Date Arithmetic

To instruct MySQL to perform date arithmetic using the addition and subtraction operators, you must use the INTERVAL keyword along with a unit of time.

The following example adds 7 days to December 30, 2005, using date arithmetic:

 mysql> SELECT '2005-12-30' + INTERVAL 7 DAY; +-------------------------------+ | '2005-12-30' + INTERVAL 7 DAY | +-------------------------------+ | 2006-01-06                    | +-------------------------------+ 1 row in set (0.00 sec) 


As you can see in this example, the value returned is the correct date after adding 7 days to December 29, 2005the year, month, and date values have all been affected.

Changing the INTERVAL value provides an easy way to add different units of time to a date value. For instance, without needing to know how many days are in a given month, you can add 1 month to the date as follows:

 mysql> SELECT '2005-12-29' + INTERVAL 1 MONTH; +---------------------------------+ | '2005-12-29' + INTERVAL 1 MONTH | +---------------------------------+ | 2006-01-29                      | +---------------------------------+ 1 row in set (0.00 sec) 


Time intervals can also be used. The following example shows that when the time is incremented past midnight, the day value is also incremented:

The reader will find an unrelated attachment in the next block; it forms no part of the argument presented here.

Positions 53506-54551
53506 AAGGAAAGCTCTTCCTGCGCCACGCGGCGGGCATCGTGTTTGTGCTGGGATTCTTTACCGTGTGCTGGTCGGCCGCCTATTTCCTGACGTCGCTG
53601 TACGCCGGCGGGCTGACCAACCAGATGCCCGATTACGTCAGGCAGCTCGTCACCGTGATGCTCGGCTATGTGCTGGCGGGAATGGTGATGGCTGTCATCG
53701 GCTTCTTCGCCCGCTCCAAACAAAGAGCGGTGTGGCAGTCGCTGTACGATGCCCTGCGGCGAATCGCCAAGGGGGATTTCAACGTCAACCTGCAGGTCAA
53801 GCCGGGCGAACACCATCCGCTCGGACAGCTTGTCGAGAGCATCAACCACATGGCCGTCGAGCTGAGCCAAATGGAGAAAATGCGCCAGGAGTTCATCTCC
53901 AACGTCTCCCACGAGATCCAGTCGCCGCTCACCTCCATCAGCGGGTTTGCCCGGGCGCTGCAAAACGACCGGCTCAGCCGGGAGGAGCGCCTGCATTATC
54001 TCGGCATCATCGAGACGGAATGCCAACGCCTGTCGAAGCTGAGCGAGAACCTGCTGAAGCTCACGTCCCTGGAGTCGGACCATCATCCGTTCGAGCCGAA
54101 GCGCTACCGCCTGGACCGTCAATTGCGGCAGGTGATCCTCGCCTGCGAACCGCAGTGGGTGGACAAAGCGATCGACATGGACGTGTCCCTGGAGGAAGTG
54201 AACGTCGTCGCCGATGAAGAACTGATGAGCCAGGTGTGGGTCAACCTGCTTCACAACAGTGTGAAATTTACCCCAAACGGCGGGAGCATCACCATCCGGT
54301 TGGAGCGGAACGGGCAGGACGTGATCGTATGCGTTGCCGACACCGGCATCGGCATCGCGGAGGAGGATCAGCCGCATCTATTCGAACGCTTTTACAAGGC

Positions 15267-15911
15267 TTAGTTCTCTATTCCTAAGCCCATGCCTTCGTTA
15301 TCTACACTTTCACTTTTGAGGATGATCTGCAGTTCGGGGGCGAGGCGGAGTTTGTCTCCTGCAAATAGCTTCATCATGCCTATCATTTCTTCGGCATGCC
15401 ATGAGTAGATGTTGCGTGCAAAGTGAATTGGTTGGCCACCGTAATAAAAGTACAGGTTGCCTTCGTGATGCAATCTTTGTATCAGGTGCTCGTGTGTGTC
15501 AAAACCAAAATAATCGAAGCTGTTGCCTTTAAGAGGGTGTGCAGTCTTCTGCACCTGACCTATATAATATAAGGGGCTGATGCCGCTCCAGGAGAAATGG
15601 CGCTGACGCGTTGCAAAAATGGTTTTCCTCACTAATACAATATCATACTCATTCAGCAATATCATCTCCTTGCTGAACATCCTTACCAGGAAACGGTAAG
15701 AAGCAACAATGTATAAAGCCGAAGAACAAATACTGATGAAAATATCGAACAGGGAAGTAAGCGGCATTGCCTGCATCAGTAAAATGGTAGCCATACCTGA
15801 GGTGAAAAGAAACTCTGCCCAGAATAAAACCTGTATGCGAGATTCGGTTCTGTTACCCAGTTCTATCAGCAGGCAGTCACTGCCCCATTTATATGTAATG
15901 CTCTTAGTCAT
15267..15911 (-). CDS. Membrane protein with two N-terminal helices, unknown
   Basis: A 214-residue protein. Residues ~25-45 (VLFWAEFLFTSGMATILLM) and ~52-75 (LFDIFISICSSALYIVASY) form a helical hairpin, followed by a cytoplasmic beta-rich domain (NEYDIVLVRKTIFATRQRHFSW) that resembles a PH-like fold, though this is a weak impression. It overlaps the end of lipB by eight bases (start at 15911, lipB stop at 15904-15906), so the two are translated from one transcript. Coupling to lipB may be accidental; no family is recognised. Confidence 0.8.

mysql> SELECT '2005-12-31 22:30' + INTERVAL 2 HOUR; +--------------------------------------+ | '2005-12-31 22:30' + INTERVAL 2 HOUR | +--------------------------------------+ | 2006-01-01 00:30:00                  | +--------------------------------------+ 1 row in set (0.00 sec) 


Intervals

In these examples, the intervals used were 7 DAY and 2 HOUR rather than 7 DAYS and 2 HOURS. MySQL requires the unit keyword to be singular, regardless of English grammar rules.


Table 8.1 lists the unit values that can be used with the INTERVAL keyword.

Table 8.1. INTERVAL Unit Keywords for Date Arithmetic

Keyword

MICROSECOND

SECOND

MINUTE

HOUR

DAY

WEEK

MONTH

QUARTER

YEAR


There are a number of compound INTERVAL unit keywords, made up of two of the keywords from Table 8.1 separated by an underscore. The following example adds 2 hours and 30 minutes to a date using the HOUR_MINUTE unit:

 mysql> SELECT '2005-12-31 22:30' + INTERVAL '2 30' HOUR_MINUTE; +--------------------------------------------------+ | '2005-12-31 22:30' + INTERVAL '2 30' HOUR_MINUTE | +--------------------------------------------------+ | 2006-01-01 01:00:00                              | +--------------------------------------------------+ 1 row in set (0.00 sec) 


Note that when using a compound unit, the two unit values must be enclosed in single quotes and separated using a space character.




Sams Teach Yourself MySQL in 10 Minutes
Sams Teach Yourself MySQL in 10 Minutes
ISBN: 0672328631
EAN: 2147483647
Year: 2006
Pages: 165
Authors: Chris Newman